Shrikhand is a classic Gujarati (or Marathi) sweet made with thickened yogurt, sweetened with sugar, and a little cardamom and saffron to add a little elegance and flavor. This is a very traditional recipe that I have seen served in many Gujarati households and celebrations.
About this Recipe
Shrikhand is a dish that dates back to at least 500 BC. It was most likely created to preserve yogurt for longer by drying it out. However, the yogurt would become sour, so sugar and spices were added.
I recognize shrikhand as one of about 5 foods my brother would eat growing up. It is a very kid-friendly food, aided, of course, by sugar.
Do You Have to Sieve Shrikhand?
I make shrikhand almost exactly the way my Grandmother did. The only difference is that I do not put it through a sieve. My Grandmother, after the yogurt was drained, would push it through a sieve to make sure there were absolutely no lumps in it.
I believe this was necessary for her because Indian yogurt tends to have some malai in it, which causes lumps. Yogurt in the US does not have that issue.
Indian Style or Greek Plain Yogurt – you can use plain yogurt because you drain off the whey to thicken it to your liking. If you use a thinner yogurt, you will just have to leave it sitting longer to drain.
Powdered Sugar – traditionally, my mom and grandma use “buru,” which is cane sugar that has been ground into a powder to dissolve more easily. Powdered sugar is a very fine cane sugar that also has a little bit of cornstarch in it. The corn starch doesn’t do much; the point is to use very fine sugar.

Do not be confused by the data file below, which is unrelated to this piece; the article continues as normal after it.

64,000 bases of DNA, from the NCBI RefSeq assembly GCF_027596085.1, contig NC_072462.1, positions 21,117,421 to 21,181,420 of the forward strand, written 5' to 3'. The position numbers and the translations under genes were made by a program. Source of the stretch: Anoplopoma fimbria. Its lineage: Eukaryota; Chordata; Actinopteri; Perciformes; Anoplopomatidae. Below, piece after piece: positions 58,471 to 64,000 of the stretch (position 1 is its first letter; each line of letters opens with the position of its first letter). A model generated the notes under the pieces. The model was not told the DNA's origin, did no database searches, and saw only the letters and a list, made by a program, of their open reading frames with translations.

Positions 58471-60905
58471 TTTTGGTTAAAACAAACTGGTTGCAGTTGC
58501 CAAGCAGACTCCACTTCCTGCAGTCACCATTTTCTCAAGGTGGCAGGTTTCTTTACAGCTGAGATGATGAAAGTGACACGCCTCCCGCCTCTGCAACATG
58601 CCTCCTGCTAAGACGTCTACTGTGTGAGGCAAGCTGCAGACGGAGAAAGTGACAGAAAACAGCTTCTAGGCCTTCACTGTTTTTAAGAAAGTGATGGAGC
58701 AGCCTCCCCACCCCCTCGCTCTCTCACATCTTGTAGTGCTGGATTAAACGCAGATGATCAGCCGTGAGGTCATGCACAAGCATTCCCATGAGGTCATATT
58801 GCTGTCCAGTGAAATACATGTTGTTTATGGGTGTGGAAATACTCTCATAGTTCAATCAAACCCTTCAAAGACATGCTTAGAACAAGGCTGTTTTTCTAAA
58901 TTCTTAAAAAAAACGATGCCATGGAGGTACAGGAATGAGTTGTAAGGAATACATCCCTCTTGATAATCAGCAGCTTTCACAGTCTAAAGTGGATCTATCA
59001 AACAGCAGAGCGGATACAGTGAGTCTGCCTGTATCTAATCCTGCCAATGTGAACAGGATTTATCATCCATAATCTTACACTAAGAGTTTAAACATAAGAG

Cardamom – use finely ground seeds. Do not use any part of the pod. You can either purchase whole seeds or remove them from about 2 pods and grind them in a mortar and pestle.Saffron – I bloomed mine in an ice cube which helps limit the water needed. Alternatively, you can use warm milk to bloom it. Use 1/2 teaspoon.
- The shrikand has the right texture when it holds its shape when you open the cheesecloth. You should see the cheesecloth texture and shape in the ball of yogurt when you open it up. If it isn’t holding shape, it needs to drain for longer.
- For perfectly smooth shrikhand, use a sieve to sift the powdered sugar as you add it. I don’t find this necessary, but it is another step you can take to ensure a smooth shrikhand.
- If you want to make “Instant Shrikhand,” you can skip draining the yogurt. Be sure to use Greek yogurt so that it is thick enough, and mix in the sugar and spices. You won’t have quite the same rich texture, but it will be close enough.
- Serve with puri, plain puri or tikhi puri are both great with shrikhand.
- 2 cups whole milk yogurt
- ½ cup powdered sugar
- Pinch of saffron bloom with 1/2 cube of ice
- ¼ tsp cardamom seeds freshly ground
- Pistachio for garnish optional
- Line a strainer with cheesecloth. Add the yogurt to the cheesecloth and wrap it. Let it drain for 2 hours.
- About 30-40 minutes before the yogurt is finished draining, bloom the saffron by placing a few pieces in a small bowl and adding about 1/2 of an ice cube. Allow the ice cube to melt over the saffron while the yogurt finishes draining.
- Transfer the yogurt to a bowl and whisk until smooth. Sift and add the powdered sugar to the yogurt. Stir to combine and remove any lumps.
- Add saffron and cardamom, stir to combine.